To say the least 2008 has been an interesting year, in the domain world, and well beyond.
Here are out predictions for 2009, in no particular order:
1. The Kentucky Domain Seizure Order Will Be Reversed By The Kentucky Court of Appeals.
The Governor of Kentucky’s action in seizing 141 gambling domain names was unconstitutional from the start, and we expect early next year, that the Kentucky Court of Appeals will reverse the ruling. On the other hand, if the appellate court affirms the decision you better get your domains to an offshore registrar, quickly.
2. The New Domain Extensions (gTLD’s) Will Get Pushed Back.
After hundreds of comments poured in, and with mounting opposition from Fortune 500 companies, the US Department of Commerce and well, many in the domain community, expect that this whole process to get pushed back.
You will not see any of these new extensions live in 2009.
3. Someone Will Do A Deal With Yahoo.
After failed deals with Microsoft in 2008, someone is bound to do a deal with Yahoo. They have too much traffic, too big a channel for someone be it Microsoft, Time Warner’s AOL, News Corp, or a new player to get something done.
4. There Will Be Less Domain Parking Companies At The End Of 2009.
There are currently over 10 domain parking companies that basically resell the services of one of two companies. With shrinking margins and direct deals available to anyone with a domain though Google, do we really need that many companies? Probably not. With the duplication of fixed costs like physical address rent, employees, hardware to name a few, consolidation is inventible and will occur in 2009. Combine or die will be realty for many parking companies in 2009.
5. Trademark Infringement Will Become Criminal.
We all know about the Snowe Bill. We all know about CADNA and there ever growing membership ranks of companies who have individually more revenue than the domain industry combined.
We can only expect CADNA will press the new Congress to get a law passed which will make conduct currently subject to only civil fines and penalty, criminal, making domaining subject to jail time.
6. More Good Domains Will Become Available.
As domain holder’s revenue decreases, the number of good drop domains and generally available domains will increase; the strong will get stronger and the bottom feeders (trademarked domains) will be overwhelmed in legal fees, and registration and renewal fees. It’s the Lion King’s circle of life applied to domains.
7. The Days of Accountability & Transparency Arrives.
2008 was a turning point. It was the year that blogs called out way that the big boys do business.
Closed doors, doing things for your own benefit to the determinate of others in the cloak of darkness; those days are done.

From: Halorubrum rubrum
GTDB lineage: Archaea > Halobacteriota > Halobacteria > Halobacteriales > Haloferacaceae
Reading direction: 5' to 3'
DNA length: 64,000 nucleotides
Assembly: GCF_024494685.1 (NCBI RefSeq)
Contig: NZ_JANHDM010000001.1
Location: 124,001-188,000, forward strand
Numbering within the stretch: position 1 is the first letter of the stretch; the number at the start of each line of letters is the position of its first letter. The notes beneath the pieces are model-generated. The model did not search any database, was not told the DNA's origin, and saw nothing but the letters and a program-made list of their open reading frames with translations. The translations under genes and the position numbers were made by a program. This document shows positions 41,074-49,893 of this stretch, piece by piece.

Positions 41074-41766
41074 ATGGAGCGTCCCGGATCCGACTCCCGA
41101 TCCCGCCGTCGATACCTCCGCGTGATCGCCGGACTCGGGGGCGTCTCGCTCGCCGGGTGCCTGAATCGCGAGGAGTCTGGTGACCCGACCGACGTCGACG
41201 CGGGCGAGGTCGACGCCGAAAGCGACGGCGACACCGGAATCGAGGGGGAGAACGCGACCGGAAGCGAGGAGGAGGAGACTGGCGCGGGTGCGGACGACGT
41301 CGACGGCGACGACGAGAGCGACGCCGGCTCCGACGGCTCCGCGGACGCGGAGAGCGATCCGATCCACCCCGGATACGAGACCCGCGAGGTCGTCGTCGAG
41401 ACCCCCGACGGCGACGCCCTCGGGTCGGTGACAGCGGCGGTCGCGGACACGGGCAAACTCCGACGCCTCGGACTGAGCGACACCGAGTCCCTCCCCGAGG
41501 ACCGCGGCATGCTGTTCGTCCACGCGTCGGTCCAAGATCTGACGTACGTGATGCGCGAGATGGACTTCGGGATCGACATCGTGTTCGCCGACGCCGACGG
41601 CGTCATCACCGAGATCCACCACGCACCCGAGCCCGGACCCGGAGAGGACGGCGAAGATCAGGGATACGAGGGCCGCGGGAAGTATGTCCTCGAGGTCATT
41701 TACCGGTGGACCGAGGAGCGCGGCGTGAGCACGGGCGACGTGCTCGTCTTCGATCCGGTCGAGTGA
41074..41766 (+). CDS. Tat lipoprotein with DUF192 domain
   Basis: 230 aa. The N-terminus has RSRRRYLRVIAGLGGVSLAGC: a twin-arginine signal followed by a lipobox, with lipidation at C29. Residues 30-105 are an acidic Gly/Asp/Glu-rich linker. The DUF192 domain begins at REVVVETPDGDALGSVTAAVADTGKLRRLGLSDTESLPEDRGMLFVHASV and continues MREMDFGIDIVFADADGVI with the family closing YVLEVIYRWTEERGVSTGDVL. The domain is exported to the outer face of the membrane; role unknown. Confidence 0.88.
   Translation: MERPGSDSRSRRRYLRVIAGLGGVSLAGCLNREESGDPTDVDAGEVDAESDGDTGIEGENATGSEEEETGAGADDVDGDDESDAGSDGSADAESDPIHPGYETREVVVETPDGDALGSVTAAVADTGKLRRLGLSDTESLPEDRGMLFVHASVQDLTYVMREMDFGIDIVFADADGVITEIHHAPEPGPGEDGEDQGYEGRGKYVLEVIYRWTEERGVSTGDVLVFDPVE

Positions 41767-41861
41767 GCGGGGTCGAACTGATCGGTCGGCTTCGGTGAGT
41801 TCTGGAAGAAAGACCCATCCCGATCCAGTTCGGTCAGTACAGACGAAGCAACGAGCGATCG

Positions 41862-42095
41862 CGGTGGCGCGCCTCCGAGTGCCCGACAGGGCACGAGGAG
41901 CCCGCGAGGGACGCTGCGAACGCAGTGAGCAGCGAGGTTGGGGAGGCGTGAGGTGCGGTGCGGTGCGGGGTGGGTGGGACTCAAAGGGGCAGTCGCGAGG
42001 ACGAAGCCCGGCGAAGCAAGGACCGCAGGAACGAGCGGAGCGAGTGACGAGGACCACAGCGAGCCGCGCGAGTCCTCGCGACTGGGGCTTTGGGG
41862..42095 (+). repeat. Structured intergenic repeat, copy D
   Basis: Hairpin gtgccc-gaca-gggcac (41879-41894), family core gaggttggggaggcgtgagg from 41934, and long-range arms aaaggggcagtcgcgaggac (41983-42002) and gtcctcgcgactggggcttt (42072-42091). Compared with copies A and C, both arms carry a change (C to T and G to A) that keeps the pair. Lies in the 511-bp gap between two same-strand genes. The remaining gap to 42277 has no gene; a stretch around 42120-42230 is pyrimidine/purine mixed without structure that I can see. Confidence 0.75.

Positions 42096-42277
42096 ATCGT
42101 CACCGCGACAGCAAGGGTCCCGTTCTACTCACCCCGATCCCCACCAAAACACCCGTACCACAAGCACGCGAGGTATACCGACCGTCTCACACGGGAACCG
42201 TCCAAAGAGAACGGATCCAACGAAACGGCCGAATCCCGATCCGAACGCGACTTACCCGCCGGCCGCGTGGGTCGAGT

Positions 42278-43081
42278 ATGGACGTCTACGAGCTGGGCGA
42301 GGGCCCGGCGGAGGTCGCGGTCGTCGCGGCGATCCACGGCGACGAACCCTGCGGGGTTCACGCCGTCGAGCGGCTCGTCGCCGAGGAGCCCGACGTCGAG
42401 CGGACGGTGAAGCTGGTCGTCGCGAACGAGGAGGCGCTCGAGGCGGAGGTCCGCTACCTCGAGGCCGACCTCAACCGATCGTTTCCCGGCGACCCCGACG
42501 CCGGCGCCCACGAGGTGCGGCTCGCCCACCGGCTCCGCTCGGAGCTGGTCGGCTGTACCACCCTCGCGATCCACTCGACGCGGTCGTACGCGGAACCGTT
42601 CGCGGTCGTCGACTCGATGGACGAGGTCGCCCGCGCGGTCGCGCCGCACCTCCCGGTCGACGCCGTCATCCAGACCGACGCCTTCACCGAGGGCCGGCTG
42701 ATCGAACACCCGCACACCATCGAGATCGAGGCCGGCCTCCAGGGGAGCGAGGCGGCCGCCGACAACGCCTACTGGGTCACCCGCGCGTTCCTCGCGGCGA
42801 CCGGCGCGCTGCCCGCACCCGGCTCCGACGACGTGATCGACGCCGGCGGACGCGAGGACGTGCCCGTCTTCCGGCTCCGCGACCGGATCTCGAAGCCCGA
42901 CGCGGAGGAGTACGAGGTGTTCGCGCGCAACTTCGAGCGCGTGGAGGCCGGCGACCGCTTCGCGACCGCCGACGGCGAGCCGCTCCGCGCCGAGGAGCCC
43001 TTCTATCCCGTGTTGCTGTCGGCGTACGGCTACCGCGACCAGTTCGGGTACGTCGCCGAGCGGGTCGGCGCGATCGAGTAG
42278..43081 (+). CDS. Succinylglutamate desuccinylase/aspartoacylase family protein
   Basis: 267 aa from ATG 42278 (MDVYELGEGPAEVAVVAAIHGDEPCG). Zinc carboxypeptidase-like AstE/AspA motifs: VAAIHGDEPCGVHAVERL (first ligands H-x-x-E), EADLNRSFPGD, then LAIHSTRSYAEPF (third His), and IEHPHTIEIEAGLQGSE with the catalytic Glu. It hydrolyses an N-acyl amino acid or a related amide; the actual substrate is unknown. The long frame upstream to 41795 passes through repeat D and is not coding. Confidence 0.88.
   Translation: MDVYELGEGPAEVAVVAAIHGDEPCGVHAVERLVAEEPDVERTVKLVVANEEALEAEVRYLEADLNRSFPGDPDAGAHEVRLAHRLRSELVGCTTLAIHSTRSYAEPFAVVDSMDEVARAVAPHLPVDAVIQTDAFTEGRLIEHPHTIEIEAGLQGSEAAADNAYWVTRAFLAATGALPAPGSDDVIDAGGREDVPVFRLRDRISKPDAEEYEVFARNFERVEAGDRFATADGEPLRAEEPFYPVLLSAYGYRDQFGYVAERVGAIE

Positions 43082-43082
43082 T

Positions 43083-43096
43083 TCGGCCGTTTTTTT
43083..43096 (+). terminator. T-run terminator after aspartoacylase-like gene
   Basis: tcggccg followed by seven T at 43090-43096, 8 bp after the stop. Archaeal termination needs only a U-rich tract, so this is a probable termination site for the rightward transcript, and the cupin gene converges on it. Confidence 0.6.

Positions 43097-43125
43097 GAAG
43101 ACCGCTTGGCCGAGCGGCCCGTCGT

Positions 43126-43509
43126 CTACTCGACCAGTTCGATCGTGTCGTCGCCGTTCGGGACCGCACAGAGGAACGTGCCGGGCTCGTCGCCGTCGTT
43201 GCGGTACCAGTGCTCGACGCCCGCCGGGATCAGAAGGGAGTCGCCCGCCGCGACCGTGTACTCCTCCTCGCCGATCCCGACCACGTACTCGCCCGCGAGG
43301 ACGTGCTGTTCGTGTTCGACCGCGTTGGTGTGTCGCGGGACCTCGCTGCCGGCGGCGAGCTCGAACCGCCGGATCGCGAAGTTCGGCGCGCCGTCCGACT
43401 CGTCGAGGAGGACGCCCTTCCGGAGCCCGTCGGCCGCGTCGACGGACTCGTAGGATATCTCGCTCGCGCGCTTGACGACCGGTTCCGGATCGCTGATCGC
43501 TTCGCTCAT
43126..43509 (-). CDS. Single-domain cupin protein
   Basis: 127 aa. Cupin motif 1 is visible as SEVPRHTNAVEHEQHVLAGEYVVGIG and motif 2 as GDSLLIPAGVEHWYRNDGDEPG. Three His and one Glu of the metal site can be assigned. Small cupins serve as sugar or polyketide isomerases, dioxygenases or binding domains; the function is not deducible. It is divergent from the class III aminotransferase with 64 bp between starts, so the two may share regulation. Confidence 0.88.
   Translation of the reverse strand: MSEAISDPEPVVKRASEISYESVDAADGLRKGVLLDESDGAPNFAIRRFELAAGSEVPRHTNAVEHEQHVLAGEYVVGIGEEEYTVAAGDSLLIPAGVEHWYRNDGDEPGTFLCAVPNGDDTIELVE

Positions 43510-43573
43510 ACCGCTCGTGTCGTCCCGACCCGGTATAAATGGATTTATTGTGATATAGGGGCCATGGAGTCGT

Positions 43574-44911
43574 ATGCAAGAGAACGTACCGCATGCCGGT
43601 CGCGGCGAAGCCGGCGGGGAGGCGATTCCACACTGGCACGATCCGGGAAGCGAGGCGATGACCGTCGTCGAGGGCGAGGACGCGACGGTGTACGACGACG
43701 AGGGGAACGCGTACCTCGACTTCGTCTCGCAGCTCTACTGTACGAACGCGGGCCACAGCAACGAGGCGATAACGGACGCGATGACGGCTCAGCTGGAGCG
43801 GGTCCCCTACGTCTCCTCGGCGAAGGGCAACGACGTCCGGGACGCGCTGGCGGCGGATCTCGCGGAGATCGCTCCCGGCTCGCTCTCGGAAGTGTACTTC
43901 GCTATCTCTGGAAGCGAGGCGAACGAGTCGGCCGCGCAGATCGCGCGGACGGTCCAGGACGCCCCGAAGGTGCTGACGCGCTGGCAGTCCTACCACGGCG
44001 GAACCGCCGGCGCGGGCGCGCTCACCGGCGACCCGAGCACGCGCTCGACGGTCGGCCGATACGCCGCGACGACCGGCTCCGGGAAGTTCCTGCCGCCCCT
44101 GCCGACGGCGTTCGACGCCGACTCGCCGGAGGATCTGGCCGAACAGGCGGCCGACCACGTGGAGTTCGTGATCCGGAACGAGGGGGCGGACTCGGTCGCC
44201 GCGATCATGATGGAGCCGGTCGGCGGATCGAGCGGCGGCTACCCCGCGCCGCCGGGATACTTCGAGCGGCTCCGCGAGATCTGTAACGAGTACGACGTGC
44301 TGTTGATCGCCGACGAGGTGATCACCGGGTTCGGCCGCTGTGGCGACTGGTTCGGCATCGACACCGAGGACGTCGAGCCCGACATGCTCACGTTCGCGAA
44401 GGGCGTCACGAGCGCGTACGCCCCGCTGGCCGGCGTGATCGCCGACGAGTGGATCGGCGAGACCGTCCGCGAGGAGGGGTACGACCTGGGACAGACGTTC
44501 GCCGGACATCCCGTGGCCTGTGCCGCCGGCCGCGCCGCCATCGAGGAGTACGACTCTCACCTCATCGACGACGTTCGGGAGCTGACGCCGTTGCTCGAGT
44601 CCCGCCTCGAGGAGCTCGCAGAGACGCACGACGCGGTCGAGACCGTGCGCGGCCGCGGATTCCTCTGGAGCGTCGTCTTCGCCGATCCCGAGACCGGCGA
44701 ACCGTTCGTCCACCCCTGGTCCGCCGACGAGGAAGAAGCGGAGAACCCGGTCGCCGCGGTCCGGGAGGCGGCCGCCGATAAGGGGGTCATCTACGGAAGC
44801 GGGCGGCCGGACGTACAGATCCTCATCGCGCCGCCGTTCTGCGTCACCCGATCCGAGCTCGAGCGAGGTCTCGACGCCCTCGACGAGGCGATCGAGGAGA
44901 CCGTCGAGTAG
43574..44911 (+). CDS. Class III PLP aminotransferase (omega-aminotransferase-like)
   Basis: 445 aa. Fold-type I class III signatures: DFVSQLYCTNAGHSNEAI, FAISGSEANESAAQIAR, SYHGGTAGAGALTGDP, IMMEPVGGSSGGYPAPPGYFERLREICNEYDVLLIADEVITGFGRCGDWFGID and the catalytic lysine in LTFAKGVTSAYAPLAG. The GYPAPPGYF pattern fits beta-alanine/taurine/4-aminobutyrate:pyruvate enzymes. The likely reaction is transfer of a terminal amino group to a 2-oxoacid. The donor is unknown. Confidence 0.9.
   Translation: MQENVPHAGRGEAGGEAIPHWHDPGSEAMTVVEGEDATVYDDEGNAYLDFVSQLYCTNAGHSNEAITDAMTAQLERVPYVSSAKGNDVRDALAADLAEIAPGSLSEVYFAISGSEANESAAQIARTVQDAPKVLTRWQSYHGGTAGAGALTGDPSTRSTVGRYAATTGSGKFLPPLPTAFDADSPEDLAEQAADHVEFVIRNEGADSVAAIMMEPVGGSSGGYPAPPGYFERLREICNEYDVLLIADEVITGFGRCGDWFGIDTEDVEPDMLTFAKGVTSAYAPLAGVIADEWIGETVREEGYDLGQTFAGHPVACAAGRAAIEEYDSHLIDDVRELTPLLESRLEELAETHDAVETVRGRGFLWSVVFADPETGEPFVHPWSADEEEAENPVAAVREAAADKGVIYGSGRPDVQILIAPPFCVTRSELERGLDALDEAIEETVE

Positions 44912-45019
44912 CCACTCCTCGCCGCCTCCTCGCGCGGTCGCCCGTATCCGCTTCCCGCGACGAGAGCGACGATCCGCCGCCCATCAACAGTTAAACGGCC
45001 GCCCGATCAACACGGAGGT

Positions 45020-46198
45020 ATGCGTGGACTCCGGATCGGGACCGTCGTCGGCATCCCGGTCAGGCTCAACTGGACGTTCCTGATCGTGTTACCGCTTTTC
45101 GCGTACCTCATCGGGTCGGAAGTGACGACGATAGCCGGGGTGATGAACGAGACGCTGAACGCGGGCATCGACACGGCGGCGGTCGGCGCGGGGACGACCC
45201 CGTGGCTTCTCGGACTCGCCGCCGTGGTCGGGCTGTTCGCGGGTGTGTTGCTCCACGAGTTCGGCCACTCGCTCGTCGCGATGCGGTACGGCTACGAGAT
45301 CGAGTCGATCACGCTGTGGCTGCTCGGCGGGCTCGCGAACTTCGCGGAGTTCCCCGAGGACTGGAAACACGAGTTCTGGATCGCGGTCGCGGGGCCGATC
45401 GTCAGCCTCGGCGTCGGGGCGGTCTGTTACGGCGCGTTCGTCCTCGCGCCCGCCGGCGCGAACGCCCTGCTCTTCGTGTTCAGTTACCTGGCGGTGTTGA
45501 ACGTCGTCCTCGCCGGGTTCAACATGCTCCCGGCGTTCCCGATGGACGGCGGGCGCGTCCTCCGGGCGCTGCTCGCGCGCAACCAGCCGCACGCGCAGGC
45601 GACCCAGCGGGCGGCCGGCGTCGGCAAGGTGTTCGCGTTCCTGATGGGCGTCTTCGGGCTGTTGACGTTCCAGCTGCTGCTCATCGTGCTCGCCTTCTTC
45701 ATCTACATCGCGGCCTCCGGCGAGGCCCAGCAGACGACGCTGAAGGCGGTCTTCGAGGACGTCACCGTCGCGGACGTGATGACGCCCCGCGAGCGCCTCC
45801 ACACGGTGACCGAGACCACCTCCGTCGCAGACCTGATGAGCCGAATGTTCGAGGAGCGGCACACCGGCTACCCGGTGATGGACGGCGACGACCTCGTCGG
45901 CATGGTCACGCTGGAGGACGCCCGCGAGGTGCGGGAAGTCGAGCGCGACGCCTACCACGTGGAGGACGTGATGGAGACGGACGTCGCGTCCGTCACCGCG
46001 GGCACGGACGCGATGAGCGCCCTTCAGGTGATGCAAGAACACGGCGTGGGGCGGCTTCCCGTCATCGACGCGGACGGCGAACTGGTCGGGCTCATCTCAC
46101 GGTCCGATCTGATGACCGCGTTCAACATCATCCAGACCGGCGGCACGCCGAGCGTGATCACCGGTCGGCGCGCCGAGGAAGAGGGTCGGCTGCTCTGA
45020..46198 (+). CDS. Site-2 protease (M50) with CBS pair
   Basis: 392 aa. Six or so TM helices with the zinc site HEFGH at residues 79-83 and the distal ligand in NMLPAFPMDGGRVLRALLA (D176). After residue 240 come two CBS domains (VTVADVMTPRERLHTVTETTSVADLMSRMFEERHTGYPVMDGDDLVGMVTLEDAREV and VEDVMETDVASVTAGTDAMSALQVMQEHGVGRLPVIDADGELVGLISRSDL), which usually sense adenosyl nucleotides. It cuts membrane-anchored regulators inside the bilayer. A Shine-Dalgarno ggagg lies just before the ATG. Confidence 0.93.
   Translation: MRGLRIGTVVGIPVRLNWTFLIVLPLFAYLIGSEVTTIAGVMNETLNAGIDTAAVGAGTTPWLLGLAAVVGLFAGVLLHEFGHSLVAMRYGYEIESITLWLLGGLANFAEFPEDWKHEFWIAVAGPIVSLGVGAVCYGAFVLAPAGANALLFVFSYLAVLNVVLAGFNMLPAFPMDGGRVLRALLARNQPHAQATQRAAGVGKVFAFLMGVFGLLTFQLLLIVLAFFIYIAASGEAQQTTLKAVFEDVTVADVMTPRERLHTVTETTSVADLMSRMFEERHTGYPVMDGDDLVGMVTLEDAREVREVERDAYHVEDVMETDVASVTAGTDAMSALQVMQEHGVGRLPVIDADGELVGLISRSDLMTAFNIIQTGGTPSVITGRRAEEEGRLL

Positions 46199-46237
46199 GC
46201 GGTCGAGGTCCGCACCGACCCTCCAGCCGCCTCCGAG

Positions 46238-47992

From Wall Street to Main Street, we will not pause one second to ponder whether the questions can be asked, whether the dominate players can be questioned and whether we can demand fairness and accountability.
Yes, Yes and Yes.
8. ICANN Will Make Some Rules For Registrars and Dropped Domains.
Through the process of revising the contracts between ICANN and the registrars and the new gTLDs, I think ICANN got the message that the current situation that allows each registrar to do whatever they want with their customers expired domains, doesn’t work. Look for a proposal next year for a uniform set of rules rather than the wild, wild west situation we have now.
9. Domain Names Will Continue To Grow in Value.
Week after week, month after month, a tremendous volume of domain sales are reported by Ron Jackson at the DNJournal.com.
We also find many domain sales that go unreported in the normal channels.
When 2008 is done and the numbers tallied, we will see that one of the few bright spots, in this lousy economy, continues to be domain names. This will not get by the mainstream media for long, and even if it does, there is an unstoppable march of business to the net, each one needing a good domain to do business under. Domains will continue to gain value to end users.
10. The US Will Agree to Give Up Control Of ICANN.
The contract with the US Department of Commerce is up for renewal in 2009.
I expect that in the negotiations of the new contract the US will agree to give up control of ICANN to an international body such as the UN, within a specified time, within the next 5 years.
Ok, I’ve showed you mine and now you can show me yours.
What are your top predictions for 2009 in the domaining world?